Or how quickly that can evaporate. Having lived close enough to where both Katrina and Rita came ashore to everything knocked out..electricity, phone lines, cell phone towers, cable..everything, for weeks on end, I realized how helpless we have made ourselves. When there are no stores open to replenish supplies, you realize how little we do for ourselves anymore.

    You’d be amazed at how much your world shrinks, too. Though we did have batteries for radios and a tv, the stations that were on the air were preoccupied with local matters, of course. Rumors that the Texaco on Main St. might have gas to sell tomorrow, or that someone heard that fema may be at the corner of Old Covington and Range Rd. with ice bags, etc. It was impossible to find out what was going on in the rest of the country for quite a while.

    And funny how many ppl blew up computers attempting to run then from a generator…computers don’t like power surges so much.

  3. rockdalian says

    I am surprised you do not have an APU. ( auxiliary power unit )
    I purchased mine at Best Buy and it has back up capibility of one hour. Not long, but you can at least finish what you are working on.
    And on the plus side, it doubles as a surge protector.

  4. rockdalian says

    As to Iowa, I agree that to much emphasis is placed on the vote.
    The county I live in has almost double the people that voted for either side combined.

  5. says

    I’ve lived in maybe 10 locations over 50 plus years and I think, even as a child, we always had gas as well as electricity. And the gas always worked. I remember sleeping in the living room near the kitchen with the stove on when the electricity was out. And I don’t ever remember having to take a cold shower.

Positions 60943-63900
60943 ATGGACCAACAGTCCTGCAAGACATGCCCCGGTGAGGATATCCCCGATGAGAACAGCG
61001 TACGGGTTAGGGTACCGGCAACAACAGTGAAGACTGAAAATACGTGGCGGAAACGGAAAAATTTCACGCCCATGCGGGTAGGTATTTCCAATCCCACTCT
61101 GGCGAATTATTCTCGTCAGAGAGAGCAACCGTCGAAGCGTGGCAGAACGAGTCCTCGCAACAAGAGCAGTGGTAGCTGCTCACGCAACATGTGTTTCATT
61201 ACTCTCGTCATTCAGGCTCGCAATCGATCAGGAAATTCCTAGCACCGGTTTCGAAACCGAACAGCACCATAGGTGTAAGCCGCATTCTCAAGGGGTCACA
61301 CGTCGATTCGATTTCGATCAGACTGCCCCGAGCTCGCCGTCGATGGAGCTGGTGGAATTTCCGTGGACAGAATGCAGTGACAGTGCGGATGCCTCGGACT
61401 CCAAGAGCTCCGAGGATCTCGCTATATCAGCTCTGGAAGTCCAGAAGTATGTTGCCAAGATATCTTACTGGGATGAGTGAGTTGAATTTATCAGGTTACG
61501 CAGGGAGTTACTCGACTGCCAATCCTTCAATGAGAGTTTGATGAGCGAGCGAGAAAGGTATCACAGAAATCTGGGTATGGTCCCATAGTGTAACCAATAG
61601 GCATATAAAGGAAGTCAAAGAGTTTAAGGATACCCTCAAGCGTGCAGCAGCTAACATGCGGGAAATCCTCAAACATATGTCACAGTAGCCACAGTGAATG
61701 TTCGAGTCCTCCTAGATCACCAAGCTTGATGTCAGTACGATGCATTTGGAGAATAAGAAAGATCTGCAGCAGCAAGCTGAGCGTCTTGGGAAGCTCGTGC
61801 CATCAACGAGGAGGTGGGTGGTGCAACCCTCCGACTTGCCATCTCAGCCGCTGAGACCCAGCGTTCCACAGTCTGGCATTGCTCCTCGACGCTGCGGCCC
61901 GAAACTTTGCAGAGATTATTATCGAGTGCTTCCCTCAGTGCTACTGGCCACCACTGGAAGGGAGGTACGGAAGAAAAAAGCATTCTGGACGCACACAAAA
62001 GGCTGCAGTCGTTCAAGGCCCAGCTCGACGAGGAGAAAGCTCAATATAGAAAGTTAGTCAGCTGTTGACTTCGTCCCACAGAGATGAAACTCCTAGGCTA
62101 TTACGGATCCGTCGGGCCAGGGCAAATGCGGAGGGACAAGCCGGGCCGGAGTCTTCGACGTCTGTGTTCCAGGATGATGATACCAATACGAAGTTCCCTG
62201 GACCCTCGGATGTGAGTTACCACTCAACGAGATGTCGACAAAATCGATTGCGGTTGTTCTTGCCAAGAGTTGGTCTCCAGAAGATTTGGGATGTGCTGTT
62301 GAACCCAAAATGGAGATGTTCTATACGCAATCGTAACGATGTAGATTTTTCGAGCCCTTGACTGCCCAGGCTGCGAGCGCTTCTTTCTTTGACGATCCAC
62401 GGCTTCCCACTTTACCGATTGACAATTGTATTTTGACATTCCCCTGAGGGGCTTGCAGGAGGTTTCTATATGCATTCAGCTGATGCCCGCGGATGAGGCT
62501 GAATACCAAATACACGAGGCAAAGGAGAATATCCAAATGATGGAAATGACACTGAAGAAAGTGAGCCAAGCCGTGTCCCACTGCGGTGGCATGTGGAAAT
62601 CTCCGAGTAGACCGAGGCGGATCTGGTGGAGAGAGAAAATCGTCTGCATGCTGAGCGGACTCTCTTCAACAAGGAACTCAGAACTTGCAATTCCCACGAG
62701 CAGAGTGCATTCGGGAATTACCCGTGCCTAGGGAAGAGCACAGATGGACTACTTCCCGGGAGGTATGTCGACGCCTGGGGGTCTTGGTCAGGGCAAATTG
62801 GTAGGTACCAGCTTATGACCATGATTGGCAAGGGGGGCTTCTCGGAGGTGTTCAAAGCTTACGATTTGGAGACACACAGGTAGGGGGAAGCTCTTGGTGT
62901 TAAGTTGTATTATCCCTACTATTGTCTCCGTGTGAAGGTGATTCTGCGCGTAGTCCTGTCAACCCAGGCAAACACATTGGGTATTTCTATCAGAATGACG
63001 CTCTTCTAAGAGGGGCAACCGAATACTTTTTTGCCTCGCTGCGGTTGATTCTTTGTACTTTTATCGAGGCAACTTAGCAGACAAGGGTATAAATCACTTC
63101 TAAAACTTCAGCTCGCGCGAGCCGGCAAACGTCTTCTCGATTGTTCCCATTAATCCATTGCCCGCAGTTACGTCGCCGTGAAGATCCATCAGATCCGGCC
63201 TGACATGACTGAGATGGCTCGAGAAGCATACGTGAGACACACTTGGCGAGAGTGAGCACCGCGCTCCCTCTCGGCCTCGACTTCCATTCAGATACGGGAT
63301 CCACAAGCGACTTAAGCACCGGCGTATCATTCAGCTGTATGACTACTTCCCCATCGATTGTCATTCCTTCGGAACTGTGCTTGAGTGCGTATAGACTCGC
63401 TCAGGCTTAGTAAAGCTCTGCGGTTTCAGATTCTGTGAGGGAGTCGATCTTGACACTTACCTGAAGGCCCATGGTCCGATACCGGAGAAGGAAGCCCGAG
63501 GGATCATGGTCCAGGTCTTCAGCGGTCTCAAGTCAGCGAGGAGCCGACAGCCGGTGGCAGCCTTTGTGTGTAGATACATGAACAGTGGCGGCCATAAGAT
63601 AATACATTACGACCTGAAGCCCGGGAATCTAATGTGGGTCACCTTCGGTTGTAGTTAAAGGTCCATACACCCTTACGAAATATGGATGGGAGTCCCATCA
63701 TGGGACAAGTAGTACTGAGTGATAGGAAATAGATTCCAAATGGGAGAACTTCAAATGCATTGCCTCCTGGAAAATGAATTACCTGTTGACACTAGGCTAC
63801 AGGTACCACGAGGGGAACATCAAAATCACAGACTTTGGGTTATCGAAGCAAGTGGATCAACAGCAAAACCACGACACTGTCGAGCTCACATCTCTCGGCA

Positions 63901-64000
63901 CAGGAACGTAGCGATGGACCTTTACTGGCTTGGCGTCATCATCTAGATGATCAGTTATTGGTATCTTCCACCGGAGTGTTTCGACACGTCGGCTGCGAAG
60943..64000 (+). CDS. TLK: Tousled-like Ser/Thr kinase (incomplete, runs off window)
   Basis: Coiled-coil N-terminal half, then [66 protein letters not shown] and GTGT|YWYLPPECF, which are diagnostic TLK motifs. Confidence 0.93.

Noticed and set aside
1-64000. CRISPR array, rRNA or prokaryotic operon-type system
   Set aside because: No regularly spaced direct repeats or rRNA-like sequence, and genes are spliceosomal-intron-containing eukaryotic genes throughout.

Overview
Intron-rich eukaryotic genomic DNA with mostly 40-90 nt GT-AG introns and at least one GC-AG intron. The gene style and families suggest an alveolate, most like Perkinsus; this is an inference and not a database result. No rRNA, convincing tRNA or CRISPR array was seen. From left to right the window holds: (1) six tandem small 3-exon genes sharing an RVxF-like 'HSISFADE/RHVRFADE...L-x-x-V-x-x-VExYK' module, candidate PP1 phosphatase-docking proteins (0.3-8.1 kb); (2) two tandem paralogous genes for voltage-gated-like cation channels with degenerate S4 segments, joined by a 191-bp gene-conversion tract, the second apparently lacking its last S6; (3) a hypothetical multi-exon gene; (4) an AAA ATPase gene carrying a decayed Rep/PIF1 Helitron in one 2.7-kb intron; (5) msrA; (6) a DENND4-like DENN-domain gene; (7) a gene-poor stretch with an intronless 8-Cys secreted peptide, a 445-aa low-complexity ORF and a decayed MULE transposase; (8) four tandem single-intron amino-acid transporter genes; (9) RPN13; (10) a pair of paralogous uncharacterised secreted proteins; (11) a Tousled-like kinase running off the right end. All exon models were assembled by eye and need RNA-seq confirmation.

Anyone know how many homes / appartments / condos have this level of redundancy? There’s an expectation that two unreliable systems are better than any one system, no matter how reliable it is claimed to be.

  6. says

    We had hot water, but no heat, no light, and no way to kick our food. Fortunately, because the house was so cold, and because we only opened the fridge three times, the food in the fridge didn’t go bad, so I didn’t have to rush out and shop today. We have no redundancy, right to the point of having a dysfunctional fire place (and since fireplaces will probably be outlawed soon in the search for Green, we’ve never bothered to make it better).

  7. says

    Frightful to consider those two (Huck, Obie) squaring off in Nov, but I’m delighted there’s no “anointed” in either party.

    That’s what I love about our (yes) expensive, (yes) drawn out, (yes) exhausting presidential election process – there’s plenty of time and opportunity to make the best case to your party and to the public.